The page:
I received this Honda oil change question via email last week and thought others might be interested in the discussion:
“I just did the first oil change on my new 2012 Honda CRV. OEM recommends 0W-20 oil. All I could find in this grade at O’Reilly was synthetic. I called the dealer to confirm and was told that I could use 0W-20 mineral or synthetic and that they carried both at their parts counter. He also said I could use 5W-20 as my 2009 CRV calls for and is available everywhere in both mineral and synthetic. I have always used only mineral and my oil change interval has been 5,000 miles. This time I went with the Mobil 1 Advanced (blah blah) Full Synthetic from O’Reilly. It was pricey at $9 a quart.
Now I am trying to decide if sticking with synthetic is the way to go. Theoretically, I should be able to extend my oil change interval from 5,000 to 7,500 miles by using synthetic. Since I now maintain three cars with my teenage daughter driving, this would be a time saver. Although tire rotation/inspection and finding those little problems early would suffer with an extended oil change interval. I have also read that an oil change interval of 5,000 miles is probably excessive and I should just follow my oil life computer on the car. If that is so, 7,500 miles oil change interval is already OK even with mineral oil.
What about the filter? Can it go the extra mileage? Can you recommend a filter other than the very pricey Mobil 1 filter?
If I make this switch, I am considering switching the 2009 CRV at 60k miles as well. The ’99 Ody with 240k miles will have to stay on mineral and 5,000 mile oil change interval from what I have been told, is that correct?
Your thoughts and comments appreciated–Todd K.”
Here is my reply:
“Todd, I would use what the OEM recommends for weight and frequency. We look up each one with the OEM data. We have repaired variable valve timing (VVT) issues on Ford engines simply by putting the correct oil in the engine, so the weight does matter. The new VVT mechanisms have very small clearances and require thinner oil, but the rest of the engine requirements have not changed for many years, so modern oil has to cover quite a spectrum. Oil lubricates, cleans, inhibits rust and corrosion and also cools the engine. The more oil the better and that’s why oil pan capacities are increasing over time.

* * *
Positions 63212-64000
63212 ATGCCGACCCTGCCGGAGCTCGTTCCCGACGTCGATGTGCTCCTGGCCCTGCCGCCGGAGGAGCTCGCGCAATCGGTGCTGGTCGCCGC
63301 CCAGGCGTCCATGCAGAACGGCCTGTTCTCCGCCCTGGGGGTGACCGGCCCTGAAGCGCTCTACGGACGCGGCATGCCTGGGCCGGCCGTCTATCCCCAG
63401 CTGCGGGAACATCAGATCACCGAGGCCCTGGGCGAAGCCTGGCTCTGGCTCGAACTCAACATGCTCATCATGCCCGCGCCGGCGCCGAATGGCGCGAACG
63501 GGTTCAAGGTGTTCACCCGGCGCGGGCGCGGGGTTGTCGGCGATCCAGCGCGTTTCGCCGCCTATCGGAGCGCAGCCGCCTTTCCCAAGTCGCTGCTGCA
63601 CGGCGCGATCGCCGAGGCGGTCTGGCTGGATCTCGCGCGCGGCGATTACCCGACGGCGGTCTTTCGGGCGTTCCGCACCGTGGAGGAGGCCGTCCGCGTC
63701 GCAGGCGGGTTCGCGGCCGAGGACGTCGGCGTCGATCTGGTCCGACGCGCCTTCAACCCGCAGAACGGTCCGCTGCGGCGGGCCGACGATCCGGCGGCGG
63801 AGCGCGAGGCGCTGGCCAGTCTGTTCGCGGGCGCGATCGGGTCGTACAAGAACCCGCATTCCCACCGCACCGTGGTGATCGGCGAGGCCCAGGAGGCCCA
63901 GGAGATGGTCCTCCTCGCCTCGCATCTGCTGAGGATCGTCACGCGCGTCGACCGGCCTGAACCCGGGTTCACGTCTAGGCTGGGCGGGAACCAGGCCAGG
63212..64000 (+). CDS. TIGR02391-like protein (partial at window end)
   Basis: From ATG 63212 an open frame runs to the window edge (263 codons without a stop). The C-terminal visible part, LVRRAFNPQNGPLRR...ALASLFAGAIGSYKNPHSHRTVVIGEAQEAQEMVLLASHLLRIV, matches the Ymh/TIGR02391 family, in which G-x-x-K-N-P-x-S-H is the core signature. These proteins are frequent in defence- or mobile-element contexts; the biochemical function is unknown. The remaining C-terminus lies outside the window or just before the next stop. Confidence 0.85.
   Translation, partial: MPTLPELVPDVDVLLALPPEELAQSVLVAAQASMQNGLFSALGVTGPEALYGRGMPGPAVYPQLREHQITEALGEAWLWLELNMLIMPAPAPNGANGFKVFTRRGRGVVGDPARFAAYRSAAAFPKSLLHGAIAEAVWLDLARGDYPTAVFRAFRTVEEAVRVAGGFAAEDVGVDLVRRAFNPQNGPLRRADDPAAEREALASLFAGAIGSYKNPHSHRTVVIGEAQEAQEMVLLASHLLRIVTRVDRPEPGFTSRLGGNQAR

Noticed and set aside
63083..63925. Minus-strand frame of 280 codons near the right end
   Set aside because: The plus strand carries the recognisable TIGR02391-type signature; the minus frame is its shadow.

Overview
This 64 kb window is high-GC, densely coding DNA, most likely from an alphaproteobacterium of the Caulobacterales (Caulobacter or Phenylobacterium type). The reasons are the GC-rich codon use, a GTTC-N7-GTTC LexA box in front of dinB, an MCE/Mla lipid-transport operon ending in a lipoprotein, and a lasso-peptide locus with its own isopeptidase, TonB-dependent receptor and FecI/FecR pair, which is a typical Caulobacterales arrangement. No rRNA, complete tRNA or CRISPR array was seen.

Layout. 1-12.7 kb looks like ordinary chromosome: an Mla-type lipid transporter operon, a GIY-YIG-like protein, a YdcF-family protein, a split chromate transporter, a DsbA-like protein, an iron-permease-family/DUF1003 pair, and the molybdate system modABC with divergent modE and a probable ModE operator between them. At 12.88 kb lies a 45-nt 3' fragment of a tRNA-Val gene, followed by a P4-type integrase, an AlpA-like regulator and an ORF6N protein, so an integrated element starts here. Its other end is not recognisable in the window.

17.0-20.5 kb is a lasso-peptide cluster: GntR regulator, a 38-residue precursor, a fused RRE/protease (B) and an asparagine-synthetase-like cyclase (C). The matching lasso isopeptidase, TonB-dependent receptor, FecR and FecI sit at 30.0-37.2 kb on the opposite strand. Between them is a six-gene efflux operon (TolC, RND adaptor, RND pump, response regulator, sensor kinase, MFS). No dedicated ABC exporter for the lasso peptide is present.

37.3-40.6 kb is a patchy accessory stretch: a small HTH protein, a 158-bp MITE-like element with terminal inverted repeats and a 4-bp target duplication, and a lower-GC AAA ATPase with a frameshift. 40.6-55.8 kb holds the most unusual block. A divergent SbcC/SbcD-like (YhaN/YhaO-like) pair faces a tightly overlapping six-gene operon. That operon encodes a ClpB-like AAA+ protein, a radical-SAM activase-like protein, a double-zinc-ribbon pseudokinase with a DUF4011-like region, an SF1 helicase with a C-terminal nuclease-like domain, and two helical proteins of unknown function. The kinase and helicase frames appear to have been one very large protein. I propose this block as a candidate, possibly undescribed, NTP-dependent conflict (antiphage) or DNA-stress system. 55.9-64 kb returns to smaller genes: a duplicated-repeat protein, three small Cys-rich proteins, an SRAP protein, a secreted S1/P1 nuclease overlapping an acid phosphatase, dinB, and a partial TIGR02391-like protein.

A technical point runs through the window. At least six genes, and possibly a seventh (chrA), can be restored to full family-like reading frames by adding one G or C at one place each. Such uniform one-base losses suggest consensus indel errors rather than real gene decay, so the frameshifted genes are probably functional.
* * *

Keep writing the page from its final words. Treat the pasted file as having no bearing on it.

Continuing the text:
The biggest problems are due to sludge created from not changing the mineral-based oil often enough. Synthetic oil creates no sludge, so any API approved (starburst symbol) full synthetic oil works fine. API has strict requirements and not all oils are approved by them. Synthetic blends are mostly mineral oil with a dash of synthetic oil and I feel they are overpriced for what you get.
Always use good quality oil filters. If you took the time to cut them apart to see what we see at our shop in Overland Park, you would understand. We use AC Delco, Motorcraft, WIX filters for domestic and OEM quality aftermarket filters for imports. We recommend 6,000 miles on full synthetic and are a little conservative (better safe than sorry). Most oil change reminder systems built into cars are simply a calculation in the car’s computer, based on many different variables, like temperature, start/stop frequency and so forth. They do not account for the fact you may have the wrong oil.”
So whether you are in Overland Park or far away, I would be happy to answer your car maintenance and repair questions. Just send them to me firstname.lastname@example.org.